Saturday, July 11, 2015

Cavatina (From the Deer Hunter)

Cavatina is one of those magical instrumental pieces that can make a movie climb from just "very good" to "classic".   The emotional heft that this theme gave to "The Deer Hunter" made all the difference in the greatness of this picture  IMHO.

"Cavatina" is a 1970 classical guitar piece by Stanley Myers and best remembered as the theme from The Deer Hunter.

The piece had been recorded by classical guitarist John Williams, long before the film that made it famous. It had originally been written for piano but at Williams' invitation, Myers re-wrote it for guitar and expanded it. After this transformation, it was first used for the film The Walking Stick (1970). In 1973, Cleo Laine wrote lyrics and recorded the song as "He Was Beautiful", accompanied by Williams.

When I was was playing guitar,  this was a number that I always wanted to get around to.   Unfortunately,  I never did.   I have now taken the opportunity to attempt a nice arrangement for piano.   Since Cavatina is most famous as an acoustic guitar piece,  it is not often covered as a piano song.    So there were not that many versions for me to listen to  for good ideas.  I really have enjoyed listening to the solo arrangement by Monty Alexander,   and the group arrangement by Kent Wehman.   Really nice jobs.

I think the trick with doing a jazz arrangement of this song is that you don't want to completely kill   the emotional qualities of the song.    I heard a couple of treatments  that made this sound like just any other jazz tune,  and I don't like that at all.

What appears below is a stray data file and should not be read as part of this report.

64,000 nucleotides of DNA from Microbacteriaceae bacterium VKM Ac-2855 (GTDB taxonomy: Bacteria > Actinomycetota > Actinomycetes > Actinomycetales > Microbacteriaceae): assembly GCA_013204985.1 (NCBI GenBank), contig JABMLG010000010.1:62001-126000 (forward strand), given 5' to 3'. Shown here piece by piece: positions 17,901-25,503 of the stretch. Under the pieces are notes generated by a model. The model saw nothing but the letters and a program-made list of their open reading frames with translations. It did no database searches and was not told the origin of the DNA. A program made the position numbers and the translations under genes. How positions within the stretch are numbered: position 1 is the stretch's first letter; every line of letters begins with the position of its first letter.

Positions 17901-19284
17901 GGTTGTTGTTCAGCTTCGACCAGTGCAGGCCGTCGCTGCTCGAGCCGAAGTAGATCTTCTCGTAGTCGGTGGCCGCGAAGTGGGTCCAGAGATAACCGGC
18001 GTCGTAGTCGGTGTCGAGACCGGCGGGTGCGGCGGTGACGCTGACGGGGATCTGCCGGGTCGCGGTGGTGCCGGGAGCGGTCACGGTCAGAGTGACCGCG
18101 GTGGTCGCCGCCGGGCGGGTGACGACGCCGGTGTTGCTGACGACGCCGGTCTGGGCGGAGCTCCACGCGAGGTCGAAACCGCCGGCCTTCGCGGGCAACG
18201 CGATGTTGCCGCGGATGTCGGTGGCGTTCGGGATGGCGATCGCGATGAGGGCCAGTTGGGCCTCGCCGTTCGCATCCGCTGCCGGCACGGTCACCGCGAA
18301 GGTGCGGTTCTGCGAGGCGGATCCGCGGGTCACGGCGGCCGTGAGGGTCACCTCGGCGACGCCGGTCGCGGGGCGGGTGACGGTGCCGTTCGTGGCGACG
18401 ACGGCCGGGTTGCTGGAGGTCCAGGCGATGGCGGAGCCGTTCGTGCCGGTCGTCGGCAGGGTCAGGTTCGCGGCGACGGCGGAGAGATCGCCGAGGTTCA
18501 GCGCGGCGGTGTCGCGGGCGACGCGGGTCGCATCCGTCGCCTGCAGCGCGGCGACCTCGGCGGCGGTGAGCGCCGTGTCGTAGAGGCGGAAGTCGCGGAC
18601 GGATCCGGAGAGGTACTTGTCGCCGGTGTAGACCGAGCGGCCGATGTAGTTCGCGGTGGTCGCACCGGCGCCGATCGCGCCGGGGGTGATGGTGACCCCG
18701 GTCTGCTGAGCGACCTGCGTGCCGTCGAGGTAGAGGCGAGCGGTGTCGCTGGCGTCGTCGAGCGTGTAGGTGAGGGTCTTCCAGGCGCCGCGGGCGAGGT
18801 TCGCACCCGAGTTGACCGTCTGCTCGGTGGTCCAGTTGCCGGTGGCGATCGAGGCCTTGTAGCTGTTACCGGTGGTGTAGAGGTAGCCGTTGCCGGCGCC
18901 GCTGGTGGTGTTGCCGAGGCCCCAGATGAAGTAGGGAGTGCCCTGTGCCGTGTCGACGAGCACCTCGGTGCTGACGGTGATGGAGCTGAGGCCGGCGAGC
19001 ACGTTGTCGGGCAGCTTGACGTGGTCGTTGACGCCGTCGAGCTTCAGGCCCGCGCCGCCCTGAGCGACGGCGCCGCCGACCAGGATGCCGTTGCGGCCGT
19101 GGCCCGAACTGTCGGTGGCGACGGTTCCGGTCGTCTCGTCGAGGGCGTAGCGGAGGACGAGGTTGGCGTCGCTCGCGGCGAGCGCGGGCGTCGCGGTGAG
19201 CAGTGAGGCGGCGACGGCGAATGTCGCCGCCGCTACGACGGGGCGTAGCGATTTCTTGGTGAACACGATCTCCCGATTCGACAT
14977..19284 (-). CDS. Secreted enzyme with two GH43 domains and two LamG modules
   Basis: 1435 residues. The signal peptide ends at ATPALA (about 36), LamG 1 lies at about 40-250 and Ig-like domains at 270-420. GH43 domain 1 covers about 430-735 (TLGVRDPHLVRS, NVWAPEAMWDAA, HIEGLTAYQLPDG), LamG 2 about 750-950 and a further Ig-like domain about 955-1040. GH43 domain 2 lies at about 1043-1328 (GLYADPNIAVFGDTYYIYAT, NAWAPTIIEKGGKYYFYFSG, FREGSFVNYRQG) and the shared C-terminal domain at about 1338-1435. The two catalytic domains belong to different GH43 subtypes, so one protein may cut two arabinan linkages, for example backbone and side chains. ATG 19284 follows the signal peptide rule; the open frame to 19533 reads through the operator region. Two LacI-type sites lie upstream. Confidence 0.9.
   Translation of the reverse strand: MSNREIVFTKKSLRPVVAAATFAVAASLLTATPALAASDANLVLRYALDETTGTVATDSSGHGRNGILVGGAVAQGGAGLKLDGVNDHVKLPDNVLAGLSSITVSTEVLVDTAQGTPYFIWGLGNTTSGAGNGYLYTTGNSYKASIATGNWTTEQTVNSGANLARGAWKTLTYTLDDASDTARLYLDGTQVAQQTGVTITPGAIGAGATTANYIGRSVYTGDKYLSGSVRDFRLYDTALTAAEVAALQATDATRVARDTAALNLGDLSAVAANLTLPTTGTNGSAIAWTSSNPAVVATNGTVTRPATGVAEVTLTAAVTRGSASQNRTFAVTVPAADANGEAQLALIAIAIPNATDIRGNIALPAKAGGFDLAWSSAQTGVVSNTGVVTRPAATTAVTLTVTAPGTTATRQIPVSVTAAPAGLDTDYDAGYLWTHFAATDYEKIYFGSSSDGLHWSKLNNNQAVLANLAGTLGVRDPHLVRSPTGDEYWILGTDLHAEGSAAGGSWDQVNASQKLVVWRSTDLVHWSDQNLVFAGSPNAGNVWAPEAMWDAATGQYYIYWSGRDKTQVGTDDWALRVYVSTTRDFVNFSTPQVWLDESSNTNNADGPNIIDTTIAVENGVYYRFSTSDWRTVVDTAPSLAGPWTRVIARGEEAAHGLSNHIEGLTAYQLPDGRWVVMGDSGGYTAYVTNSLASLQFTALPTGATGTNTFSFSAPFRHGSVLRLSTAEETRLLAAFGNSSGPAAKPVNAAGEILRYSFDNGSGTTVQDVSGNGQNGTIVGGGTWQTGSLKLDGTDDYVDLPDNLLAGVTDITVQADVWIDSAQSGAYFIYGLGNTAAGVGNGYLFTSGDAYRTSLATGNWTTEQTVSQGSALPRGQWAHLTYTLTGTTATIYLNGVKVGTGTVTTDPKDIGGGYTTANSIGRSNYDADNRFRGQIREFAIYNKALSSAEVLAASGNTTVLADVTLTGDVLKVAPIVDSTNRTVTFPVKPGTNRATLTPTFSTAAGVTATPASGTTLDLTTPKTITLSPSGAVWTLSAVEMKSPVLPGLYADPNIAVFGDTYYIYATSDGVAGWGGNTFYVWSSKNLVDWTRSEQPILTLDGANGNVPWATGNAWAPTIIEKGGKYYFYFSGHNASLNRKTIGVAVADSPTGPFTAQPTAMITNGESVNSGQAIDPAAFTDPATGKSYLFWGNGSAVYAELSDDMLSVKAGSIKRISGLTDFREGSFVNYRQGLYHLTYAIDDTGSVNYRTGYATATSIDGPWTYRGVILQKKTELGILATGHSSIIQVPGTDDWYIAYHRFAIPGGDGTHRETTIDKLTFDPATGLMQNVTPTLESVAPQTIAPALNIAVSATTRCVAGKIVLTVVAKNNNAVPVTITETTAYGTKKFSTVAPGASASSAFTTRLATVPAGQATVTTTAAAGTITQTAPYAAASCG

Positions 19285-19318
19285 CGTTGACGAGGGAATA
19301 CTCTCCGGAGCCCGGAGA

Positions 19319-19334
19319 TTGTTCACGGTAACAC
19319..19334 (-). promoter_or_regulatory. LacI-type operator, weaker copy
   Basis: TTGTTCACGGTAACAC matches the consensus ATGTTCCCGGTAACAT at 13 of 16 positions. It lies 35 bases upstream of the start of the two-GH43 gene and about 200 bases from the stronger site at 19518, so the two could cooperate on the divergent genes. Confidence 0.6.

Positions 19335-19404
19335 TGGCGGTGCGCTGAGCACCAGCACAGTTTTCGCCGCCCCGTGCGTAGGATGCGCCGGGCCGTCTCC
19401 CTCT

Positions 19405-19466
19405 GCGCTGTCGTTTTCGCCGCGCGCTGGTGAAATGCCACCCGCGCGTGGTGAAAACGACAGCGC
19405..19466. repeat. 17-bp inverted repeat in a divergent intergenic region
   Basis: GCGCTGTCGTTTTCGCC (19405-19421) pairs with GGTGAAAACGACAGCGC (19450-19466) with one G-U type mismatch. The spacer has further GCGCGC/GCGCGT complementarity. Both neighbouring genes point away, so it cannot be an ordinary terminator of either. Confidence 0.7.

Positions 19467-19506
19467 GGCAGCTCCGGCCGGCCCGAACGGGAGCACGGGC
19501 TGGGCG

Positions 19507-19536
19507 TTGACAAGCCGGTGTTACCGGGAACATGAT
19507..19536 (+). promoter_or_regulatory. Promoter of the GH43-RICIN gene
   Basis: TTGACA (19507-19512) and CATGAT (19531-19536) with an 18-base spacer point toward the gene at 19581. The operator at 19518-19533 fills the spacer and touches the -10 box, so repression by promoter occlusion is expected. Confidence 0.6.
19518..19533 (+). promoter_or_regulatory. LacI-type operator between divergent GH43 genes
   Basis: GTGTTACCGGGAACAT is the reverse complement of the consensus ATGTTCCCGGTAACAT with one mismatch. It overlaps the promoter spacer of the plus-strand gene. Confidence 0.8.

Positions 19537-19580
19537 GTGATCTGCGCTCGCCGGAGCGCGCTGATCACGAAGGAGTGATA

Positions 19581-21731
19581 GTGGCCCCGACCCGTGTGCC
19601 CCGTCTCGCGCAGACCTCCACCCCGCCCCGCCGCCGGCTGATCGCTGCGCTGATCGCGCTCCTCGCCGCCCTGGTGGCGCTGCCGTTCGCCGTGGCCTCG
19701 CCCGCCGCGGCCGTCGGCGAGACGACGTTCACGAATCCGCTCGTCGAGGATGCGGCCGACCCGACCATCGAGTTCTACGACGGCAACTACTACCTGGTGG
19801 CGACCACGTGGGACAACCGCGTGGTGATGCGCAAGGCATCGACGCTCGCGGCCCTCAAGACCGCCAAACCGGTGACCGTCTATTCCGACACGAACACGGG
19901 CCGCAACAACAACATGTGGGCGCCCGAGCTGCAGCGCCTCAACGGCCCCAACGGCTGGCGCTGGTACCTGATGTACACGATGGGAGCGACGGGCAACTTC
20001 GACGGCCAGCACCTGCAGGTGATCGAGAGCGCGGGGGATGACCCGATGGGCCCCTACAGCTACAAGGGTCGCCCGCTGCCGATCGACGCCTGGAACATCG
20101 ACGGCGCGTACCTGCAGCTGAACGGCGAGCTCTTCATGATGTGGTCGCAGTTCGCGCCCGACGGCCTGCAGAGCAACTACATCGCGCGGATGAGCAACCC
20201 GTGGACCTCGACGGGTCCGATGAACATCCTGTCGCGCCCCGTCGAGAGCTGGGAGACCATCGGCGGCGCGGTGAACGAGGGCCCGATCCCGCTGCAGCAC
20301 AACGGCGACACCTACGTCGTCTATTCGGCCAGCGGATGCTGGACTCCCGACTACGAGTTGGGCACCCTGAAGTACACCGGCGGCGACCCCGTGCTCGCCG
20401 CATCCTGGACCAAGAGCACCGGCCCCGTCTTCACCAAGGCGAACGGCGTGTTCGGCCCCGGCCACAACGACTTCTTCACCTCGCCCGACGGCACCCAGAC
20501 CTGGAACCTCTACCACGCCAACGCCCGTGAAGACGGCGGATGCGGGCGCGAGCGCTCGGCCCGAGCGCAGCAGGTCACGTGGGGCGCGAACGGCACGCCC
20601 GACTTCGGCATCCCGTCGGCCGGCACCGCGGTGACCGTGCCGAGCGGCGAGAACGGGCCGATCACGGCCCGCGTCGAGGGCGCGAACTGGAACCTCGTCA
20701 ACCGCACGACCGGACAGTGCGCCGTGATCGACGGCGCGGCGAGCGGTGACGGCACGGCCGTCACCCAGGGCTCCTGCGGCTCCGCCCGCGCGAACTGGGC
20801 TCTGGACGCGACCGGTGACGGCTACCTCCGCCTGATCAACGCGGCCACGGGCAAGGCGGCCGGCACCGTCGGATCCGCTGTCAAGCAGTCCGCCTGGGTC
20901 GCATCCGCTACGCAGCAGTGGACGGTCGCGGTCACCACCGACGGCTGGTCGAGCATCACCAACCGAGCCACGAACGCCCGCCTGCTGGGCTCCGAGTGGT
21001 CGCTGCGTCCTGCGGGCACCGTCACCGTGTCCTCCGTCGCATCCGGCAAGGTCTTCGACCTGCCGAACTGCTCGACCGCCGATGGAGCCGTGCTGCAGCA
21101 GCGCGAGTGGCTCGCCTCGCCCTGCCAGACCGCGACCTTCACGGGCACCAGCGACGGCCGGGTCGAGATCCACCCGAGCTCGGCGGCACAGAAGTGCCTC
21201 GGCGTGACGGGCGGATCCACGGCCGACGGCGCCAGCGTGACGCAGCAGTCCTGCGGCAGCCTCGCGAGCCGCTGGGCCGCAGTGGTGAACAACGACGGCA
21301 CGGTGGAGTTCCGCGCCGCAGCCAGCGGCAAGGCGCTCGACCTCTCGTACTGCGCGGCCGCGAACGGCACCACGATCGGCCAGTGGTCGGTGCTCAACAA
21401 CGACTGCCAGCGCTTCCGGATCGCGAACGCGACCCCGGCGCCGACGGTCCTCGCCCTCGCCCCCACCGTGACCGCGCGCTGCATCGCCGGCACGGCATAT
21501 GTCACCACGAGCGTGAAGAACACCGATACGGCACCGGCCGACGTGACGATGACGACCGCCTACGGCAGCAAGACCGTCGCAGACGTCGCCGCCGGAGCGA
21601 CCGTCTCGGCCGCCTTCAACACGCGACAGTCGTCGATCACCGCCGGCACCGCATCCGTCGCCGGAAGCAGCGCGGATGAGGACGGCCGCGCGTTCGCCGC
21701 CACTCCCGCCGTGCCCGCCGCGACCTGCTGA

The song is in 3/4 time, and my arrangement is a jazz waltz.   The first intro verse is rubato.    There is no repeat of the A section, however.    Just one A and one B section are played.   I thought it would be a little too boring to repeat the A section in the intro. On Monty Alexander's solo effort,   he skips the repeat of the A section,  but actually plays the B section twice.   Very interesting.

I then have the trio come in for a full second verse,   then repeat the A melody section twice before ending.    It is a pretty short song overall.

I try to use some jazz-ier substitutions without hurting the beautiful character of the song.

- E7#9  instead of Em7 when it follows the Cmaj7
- C7b9  instead of just C7 when it is in a ii-V going to Fmaj7
- In the B section,  instead of the plain Am7-D7 Gmaj7 change,  I use Am7/Cm7/F7/Gmaj7
- tritone substitution of Db7 for the G7
- I have an ending that uses a Fm7/Bb7/C69/Ab13 set of changes

There are a couple of other ones in there too.

The Deer Hunter

John Williams

Monty Alexander

Kent Wehman

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